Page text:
From the Associated Press on February 27, 2008...
The prison law clerk who convinced the U.S. Supreme Court to hear a fellow inmate's drug possession case is being investigated by South Carolina's Attorney General Henry McMaster for practicing law without a license. Jailhouse lawyer Michael Ray, who is serving time for real-estate fraud, drafted an appeal for pro-se litigant Keith Lavon Burgess arguing that Burgess' 20-year mandatory minimum sentence was inappropriate because his prior drug conviction was not a felony but rather a misdemeanor. While Ray does not have college or law school education, he drafted a fairly clever appeal and now the Supreme Court has granted review of the case.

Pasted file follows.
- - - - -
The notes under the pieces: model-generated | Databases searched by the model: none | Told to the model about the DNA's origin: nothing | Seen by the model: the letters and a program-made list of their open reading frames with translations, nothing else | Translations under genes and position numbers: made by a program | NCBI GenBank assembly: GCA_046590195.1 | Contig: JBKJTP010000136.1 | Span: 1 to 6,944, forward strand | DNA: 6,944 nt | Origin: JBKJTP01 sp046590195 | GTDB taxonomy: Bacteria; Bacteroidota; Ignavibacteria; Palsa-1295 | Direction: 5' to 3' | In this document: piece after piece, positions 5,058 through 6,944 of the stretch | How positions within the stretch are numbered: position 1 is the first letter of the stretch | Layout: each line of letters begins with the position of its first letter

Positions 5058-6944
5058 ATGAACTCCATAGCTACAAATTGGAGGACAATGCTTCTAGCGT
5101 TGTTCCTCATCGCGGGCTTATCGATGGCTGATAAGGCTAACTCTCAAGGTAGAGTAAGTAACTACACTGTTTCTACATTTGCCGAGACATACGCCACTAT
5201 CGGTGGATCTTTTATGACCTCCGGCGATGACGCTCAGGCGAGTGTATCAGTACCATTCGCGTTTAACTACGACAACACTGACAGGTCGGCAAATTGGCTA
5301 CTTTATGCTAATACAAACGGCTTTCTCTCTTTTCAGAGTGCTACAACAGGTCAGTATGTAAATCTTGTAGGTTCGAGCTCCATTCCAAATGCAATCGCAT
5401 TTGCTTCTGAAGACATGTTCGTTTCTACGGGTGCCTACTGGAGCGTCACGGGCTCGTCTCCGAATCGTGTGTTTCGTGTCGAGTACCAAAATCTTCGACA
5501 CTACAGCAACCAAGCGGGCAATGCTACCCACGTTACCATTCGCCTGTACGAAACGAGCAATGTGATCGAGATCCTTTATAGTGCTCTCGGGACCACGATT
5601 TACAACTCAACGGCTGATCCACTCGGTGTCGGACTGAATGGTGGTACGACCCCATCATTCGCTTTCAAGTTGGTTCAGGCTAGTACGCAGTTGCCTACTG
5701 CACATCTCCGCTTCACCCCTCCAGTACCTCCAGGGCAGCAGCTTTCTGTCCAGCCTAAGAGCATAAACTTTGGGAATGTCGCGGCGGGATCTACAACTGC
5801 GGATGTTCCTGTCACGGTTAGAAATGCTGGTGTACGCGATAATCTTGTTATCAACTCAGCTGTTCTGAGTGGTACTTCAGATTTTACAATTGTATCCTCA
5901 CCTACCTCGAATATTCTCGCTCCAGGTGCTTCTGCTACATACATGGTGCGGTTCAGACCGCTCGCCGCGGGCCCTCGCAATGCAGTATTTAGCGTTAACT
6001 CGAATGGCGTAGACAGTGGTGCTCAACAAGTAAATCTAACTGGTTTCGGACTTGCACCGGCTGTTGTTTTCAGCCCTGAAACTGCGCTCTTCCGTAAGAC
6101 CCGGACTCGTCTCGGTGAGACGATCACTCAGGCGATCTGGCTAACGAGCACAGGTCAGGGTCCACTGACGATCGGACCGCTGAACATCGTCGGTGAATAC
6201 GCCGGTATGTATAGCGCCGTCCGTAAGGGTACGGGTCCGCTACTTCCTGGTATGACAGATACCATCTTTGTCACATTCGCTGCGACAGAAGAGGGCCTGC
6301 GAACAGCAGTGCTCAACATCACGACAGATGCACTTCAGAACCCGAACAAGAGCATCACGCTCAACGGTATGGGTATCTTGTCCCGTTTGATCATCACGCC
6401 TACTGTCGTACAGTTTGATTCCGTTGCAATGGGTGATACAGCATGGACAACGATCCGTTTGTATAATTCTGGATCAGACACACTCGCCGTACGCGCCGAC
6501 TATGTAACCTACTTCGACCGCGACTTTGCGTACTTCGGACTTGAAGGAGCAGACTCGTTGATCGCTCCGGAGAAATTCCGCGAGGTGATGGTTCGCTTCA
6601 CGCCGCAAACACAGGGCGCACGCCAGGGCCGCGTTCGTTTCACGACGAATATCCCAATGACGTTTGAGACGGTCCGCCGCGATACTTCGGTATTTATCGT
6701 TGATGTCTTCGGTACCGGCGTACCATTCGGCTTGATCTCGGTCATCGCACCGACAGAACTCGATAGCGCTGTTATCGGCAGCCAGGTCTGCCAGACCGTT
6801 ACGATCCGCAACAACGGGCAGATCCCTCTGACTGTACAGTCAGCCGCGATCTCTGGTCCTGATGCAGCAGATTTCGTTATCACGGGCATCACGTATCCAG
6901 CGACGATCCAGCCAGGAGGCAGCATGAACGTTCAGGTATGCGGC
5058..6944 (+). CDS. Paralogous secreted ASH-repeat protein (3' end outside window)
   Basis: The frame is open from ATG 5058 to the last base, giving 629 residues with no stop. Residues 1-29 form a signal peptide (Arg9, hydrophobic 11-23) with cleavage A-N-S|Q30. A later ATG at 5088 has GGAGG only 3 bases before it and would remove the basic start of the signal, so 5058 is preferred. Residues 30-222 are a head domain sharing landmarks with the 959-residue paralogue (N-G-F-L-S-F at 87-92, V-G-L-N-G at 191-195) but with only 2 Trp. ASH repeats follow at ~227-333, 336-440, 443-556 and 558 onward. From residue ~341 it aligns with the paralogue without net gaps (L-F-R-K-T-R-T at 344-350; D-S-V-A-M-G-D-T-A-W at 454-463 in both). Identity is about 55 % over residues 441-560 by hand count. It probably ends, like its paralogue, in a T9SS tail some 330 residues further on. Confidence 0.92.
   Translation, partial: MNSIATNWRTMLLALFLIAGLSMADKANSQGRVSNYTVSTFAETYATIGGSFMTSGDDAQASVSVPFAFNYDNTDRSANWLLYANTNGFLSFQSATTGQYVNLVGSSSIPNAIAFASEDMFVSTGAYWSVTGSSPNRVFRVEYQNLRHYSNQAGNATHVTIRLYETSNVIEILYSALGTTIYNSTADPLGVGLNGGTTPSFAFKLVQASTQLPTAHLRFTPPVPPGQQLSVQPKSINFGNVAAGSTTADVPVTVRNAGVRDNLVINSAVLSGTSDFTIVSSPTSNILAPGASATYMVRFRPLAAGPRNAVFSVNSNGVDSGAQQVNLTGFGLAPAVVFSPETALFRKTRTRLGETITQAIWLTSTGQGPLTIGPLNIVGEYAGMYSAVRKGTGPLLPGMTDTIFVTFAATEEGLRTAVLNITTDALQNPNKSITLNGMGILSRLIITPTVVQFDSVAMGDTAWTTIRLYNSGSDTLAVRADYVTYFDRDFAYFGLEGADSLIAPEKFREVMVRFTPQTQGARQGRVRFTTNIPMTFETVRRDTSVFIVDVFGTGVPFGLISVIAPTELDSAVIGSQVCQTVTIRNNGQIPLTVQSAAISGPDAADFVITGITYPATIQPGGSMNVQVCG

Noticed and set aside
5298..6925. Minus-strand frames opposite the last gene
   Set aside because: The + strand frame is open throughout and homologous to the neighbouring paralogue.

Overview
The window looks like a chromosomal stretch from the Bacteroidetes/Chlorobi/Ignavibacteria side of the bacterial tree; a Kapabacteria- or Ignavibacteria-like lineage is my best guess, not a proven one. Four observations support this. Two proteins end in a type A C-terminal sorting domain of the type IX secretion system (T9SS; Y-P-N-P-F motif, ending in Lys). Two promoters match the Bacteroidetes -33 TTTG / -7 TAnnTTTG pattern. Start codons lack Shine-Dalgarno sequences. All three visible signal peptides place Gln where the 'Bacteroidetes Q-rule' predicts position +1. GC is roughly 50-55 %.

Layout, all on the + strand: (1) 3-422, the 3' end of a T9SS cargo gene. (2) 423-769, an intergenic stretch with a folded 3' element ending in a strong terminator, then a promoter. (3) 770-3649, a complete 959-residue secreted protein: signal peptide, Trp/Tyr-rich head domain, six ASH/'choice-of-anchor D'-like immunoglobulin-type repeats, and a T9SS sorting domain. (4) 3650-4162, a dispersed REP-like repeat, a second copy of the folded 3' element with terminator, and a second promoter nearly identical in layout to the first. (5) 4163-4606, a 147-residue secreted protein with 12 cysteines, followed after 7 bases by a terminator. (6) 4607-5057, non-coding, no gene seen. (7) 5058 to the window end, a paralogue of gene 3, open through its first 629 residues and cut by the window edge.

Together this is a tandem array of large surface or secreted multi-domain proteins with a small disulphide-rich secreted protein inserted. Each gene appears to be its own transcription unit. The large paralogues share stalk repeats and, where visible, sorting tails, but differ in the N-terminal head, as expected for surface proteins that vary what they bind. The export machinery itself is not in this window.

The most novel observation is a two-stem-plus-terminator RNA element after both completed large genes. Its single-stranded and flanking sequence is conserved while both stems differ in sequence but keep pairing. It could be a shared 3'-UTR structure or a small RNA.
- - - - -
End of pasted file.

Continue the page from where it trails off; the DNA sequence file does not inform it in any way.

Stanford Law School Professor Jeff Fisher will be arguing the case before the Supreme Court on Burgess' behalf.
The case under review is: Burgess v. United States
Supreme Court Docket: 06-11429
Decision Below: 478 F3d 658
Lower Court Case Number: 04-4997
- Whether the term "felony drug offense" as used in the federal statute requiring imposition of enhanced mandatory minimum 20 years' imprisonment when drug offender has "prior conviction for a felony drug offense" must be read in pari material with federal statutes defining both "felony" and "felony drug offense," so as to require imposition of a minimum 20 year sentence only if prior drug conviction is both punishable by more than one year in prison and characterized as a felony by controlling law?
- When the court finds that a criminal statute is ambiguous, must it then turn to rule of lenity to resolve ambiguity?